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287g Immigration and Nationality Act
07/11/2008

10 Missouri State Highway Patrol troopers complete ICE immigration enforcement training

Officers graduate after rigorous four-week off-site training

CHARLESTON, S.C. - The Missouri State Highway Patrol graduated 10 of its troopers here today following a rigorous four-week training under U.S. Immigration and Customs Enforcement's (ICE) "287(g) program."

The training and the graduation ceremony were held at the Federal Law Enforcement Training Center in Charleston, S.C. Following the graduation, ICE deputized these 10 troopers, which allows them to enforce federal immigration law under ICE's supervision, which is authorized through section 287(g) of the Immigration and Nationality Act.

The troopers attended the four weeks of training in accordance with a memorandum of agreement between the State of Missouri and the U.S. Department of Homeland Security. These troopers will be authorized to enforce federal immigration laws during the course of doing their normal duties.

The four-week course provided in-depth training on various enforcement topics, including: immigration law, intercultural relations, and how to use Department of Homeland Security databases to help positively identify criminals and immigration violators. This training was scheduled after both ICE and the Missouri State Patrol signed a 287(g) Memorandum of Agreement (MOA). The agreement and training enable officers to legally identify criminal and illegal aliens that they may encounter, and to initiate removal proceedings for those found to be in the country illegally.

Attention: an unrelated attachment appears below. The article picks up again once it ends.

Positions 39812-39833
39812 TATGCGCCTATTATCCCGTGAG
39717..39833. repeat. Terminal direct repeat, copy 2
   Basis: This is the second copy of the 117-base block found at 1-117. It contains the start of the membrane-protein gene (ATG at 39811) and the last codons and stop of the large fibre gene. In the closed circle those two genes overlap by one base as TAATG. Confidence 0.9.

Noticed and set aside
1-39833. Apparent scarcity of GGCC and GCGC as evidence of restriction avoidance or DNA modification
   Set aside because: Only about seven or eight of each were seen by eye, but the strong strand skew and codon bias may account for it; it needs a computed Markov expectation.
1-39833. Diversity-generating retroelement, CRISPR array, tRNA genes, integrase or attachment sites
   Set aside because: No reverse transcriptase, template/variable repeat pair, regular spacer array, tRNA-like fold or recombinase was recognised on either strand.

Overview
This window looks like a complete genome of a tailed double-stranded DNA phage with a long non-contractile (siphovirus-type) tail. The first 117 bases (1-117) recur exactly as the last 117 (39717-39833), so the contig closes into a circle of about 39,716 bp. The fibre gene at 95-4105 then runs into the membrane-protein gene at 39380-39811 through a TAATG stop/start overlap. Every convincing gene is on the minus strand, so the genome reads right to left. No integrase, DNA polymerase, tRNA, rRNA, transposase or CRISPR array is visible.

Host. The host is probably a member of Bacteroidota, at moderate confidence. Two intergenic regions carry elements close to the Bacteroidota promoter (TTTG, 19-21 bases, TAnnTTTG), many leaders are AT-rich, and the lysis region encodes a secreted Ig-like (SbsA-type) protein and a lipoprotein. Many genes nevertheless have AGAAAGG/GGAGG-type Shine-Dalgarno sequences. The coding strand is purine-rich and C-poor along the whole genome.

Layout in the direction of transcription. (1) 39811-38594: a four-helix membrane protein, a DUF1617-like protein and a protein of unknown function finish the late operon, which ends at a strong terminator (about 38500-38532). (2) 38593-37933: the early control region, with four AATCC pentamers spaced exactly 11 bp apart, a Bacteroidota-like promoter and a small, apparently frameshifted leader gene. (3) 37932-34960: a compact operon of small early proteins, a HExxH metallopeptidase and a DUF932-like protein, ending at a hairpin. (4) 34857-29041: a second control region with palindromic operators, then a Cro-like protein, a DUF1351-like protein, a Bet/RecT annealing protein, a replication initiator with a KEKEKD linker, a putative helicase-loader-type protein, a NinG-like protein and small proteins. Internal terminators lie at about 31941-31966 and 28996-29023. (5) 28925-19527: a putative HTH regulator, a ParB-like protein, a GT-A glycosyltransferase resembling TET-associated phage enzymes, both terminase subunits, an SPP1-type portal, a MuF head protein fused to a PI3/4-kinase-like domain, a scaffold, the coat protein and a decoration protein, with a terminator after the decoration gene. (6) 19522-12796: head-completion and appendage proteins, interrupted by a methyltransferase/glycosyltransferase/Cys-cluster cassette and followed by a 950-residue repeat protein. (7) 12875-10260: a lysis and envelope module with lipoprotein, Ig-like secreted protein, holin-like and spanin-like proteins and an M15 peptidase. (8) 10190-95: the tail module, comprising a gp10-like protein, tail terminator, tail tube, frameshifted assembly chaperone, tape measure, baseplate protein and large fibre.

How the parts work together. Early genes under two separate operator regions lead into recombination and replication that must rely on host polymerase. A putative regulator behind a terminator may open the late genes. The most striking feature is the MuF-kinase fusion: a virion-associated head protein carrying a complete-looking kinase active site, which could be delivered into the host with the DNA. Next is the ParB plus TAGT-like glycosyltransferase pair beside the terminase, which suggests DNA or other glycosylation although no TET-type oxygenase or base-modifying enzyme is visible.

Four troopers are assigned to the Patrol's Gaming Division and will remain assigned in the Kansas City and St. Louis areas. The remaining six troopers are assigned within the Division of Drug and Crime Control, with two officers each in St. Louis, Springfield, and Kansas City.

"Each law enforcement agency that signs on to the 287(g) program represents a force multiplier to help combat crime in local communities," said Gary Hartwig, special agent in charge of the ICE Office of Investigations in Chicago. "Our ICE agents look forward to working closely with these newly trained Missouri State Highway Patrol troopers to our mutual benefit, and to the ultimate benefit of public safety." Hartwig oversees a six-state area, which includes: Missouri, Illinois, Indiana, Kansas, Kentucky and Wisconsin.

"We appreciate our partnership with the U.S. Department of Homeland Security and ICE," said Colonel James F. Keathley, superintendent of the Missouri State Highway Patrol. "This training will further the Patrol's mission to serve and protect the public."

The 287(g) program is named after the section of law under the Immigration and Nationality Act (INA) that authorizes ICE to train local officers to enforce immigration law. The program has received more than $42 million dollars for training and other associated costs under the current FY 2008 budget - up from just over $15 million the program received last fiscal year. Currently, 55 local enforcement agencies spanning the nation have signed MOAs with ICE and now nearly 800 officers have been trained to enforce immigration law. The officers from those agencies are credited for identifying more than 60,000 with possible immigration violations in the past two years.

The 287(g) program is only one component under the ICE ACCESS (Agreements of Cooperation in Communities to Enhance Safety and Security) umbrella of services available to assist local law enforcement officers. ICE ACCESS provides local law enforcement agencies an opportunity to partner with ICE to combat specific challenges in their communities.

Other ICE ACCESS enforcement options include the creation of local task forces targeting specific challenges like gangs or document fraud, the presence of a Criminal Alien Program (CAP) team in local detention facilities to identify criminal aliens, or training to utilize the ICE Law Enforcement Support Center (LESC) which provides officers the ability to inquire about a person's immigration and criminal history.

Law enforcement agencies interested in reviewing the myriad of enforcement programs under the ICE ACCESS program are encouraged to call their local ICE office or visit www.ice.gov for more information. More information about ICE's 287(g) program is available at: http://www.ice.gov/287g/.